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Signs of TB Adaptation in Ancient Andeans Discovered

A mountain range where people are walking.
Credit: Adèle Beausoleil on Unsplash.
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People have inhabited the Andes mountains of South America for more than 9,000 years, adapting to the scarce oxygen available at high altitudes, along with cold temperatures and intense ultraviolet radiation. A new genomic study suggests that Indigenous populations in present-day Ecuador also adapted to the tuberculosis bacterium, thousands of years before the arrival of Europeans.

The journal iScience published the findings, led by scientists at Emory University. 

“We found that selection for genes involved in TB-response pathways started to uptick a little over 3,000 years ago,” says Sophie Joseph, first author of the paper and an Emory graduate student in anthropology. “That’s an interesting time because it was when agriculture began proliferating in the region. The development of agriculture leads to more densely populated societies that are better at spreading a respiratory pathogen like TB.”

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The investigators had originally set out to investigate how the Indigenous people of Ecuador adapted to living at high altitude.

“We were surprised to find that the strongest genetic signals of positive selection were not associated with high altitude but for the immune response to tuberculosis,” says John Lindo, Emory assistant professor of anthropology and senior author of the study. “Our results bring up more questions regarding the prevalence of tuberculosis in the Andes prior to European contact.” 

The Lindo lab specializes in mapping little-explored human lineages of the Americas.

Previously published research found evidence of the tuberculosis bacterium in the skeletal material of 1,400-year-old Andean mummies, contradicting some theories that TB did not exist in South America until the arrival of Europeans 500 years ago.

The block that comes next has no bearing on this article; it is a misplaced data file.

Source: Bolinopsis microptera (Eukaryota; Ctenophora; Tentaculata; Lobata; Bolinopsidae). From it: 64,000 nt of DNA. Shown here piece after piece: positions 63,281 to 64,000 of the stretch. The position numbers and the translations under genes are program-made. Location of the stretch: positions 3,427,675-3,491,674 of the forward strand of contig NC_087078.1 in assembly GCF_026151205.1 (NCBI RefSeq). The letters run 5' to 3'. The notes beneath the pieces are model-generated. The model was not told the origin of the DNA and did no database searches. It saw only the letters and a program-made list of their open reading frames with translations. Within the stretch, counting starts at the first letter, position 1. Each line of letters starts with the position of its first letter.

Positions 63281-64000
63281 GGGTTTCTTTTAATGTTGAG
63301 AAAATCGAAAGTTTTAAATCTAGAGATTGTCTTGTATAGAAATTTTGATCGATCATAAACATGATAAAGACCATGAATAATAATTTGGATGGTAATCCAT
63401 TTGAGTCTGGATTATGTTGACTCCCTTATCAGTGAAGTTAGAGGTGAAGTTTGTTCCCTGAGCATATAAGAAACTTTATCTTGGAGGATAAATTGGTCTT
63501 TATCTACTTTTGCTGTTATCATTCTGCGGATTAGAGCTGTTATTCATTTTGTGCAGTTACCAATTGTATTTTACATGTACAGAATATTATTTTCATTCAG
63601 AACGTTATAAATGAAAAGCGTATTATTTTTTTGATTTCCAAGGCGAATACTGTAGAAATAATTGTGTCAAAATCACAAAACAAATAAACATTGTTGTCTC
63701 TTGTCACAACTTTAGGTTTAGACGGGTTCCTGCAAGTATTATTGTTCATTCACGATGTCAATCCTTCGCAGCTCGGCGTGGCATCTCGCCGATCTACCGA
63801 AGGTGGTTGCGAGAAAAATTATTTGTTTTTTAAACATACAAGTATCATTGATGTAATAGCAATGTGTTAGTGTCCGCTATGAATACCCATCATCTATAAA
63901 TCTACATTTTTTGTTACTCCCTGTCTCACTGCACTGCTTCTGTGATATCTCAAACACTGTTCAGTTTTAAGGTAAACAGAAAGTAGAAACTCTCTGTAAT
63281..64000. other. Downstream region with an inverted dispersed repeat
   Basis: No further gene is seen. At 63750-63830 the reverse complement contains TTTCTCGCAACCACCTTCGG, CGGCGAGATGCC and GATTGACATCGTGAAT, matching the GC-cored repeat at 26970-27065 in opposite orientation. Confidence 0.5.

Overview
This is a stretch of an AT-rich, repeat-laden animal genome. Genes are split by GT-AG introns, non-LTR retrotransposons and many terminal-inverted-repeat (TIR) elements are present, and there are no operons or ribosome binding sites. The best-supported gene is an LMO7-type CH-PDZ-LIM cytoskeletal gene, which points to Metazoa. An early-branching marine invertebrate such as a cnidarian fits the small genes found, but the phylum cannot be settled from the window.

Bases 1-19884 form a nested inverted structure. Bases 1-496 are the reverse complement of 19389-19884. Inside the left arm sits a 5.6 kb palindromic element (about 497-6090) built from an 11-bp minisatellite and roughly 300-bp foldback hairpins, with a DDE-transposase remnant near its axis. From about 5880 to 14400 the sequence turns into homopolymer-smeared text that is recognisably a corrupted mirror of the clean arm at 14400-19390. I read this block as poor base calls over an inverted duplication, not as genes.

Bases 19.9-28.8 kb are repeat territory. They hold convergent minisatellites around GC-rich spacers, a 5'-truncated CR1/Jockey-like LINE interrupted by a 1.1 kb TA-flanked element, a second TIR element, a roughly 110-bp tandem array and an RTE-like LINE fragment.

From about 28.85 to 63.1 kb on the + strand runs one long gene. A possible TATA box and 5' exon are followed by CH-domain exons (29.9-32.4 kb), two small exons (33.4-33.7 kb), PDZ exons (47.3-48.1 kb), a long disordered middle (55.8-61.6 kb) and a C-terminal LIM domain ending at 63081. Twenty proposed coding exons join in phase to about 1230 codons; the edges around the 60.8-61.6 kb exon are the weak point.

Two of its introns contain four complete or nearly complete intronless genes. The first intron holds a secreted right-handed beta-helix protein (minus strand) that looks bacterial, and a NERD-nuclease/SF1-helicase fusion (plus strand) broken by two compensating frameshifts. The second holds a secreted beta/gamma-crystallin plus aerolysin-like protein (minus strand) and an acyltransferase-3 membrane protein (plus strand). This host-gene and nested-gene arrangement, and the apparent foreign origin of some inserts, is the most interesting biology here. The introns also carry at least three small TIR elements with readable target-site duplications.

The current paper provides the first evidence for a human immune-system response to TB in ancient Andeans and gives clues to when and how their genomes may have adapted to that exposure.

“Human-pathogen co-evolution is an understudied area that has a huge bearing on modern-day public health,” Joseph says. “Understanding how pathogens and humans have been linked and affecting each other over time may give insights into novel treatments for any number of infectious diseases.”

Co-authors of the paper include scientists at Central University of Ecuador, Technical University of Manabi in Ecuador, University of Pavia in Italy, University of Iowa and Florida Atlantic University.

The researchers sequenced whole genomes using blood samples from 15 present-day Indigenous individuals living at altitudes above 2,500 meters in several different Ecuadorian provinces. They performed a series of scans to look for signatures of positive selection for genes in their ancestral past.

“Computational techniques for sequencing genomes and modeling ancestral selection keep improving,” Joseph says. “The genomes of people living today give us a window into the past.”

Among the strongest signals detected were for biomarkers that are switched on in modern humans during an active TB infection. The researchers modeled the timing of selection for several of the genes involved in the TB-response pathways.

Although they were not as strong as for exposure to TB, some signals were also detected for biomarkers related to adaptation to hypoxia, or low levels of oxygen in the blood that result from living at high altitude.

Previous research has revealed stark differences in how high-altitude populations in Tibet, Ethiopia and the Peruvian Andes adapted to hypoxia.

“For the Ecuadorean samples, we did see a couple of overlaps with studies from the Peruvian Andes in the overarching genes involved in the selection for hypoxia, although the variants were slightly different,” Joseph says. “To me, that suggests that there may have been independent adaptations within even small populations, at the community level. It shows the robustness of the genome to solve adaptive problems through different pathways.”

Joseph plans a career focused on mapping ancestral data for Indigenous populations from the Americas.

“South America has far fewer genomic studies and publications compared to Europe and I’d like to help close that gap,” she says.

“I want to understand human evolution and health from an integrated biological perspective,” Joseph adds. “The genome can reveal many fascinating things and yet it is just one aspect of a human being. You also have to consider the environment and social-cultural aspects.” 

Reference: Joseph SK, Migliore NR, Olivieri A, et al. Genomic evidence for adaptation to tuberculosis in the Andes before European contact. iScience. 2023;26(2):106034. doi: 10.1016/j.isci.2023.106034.

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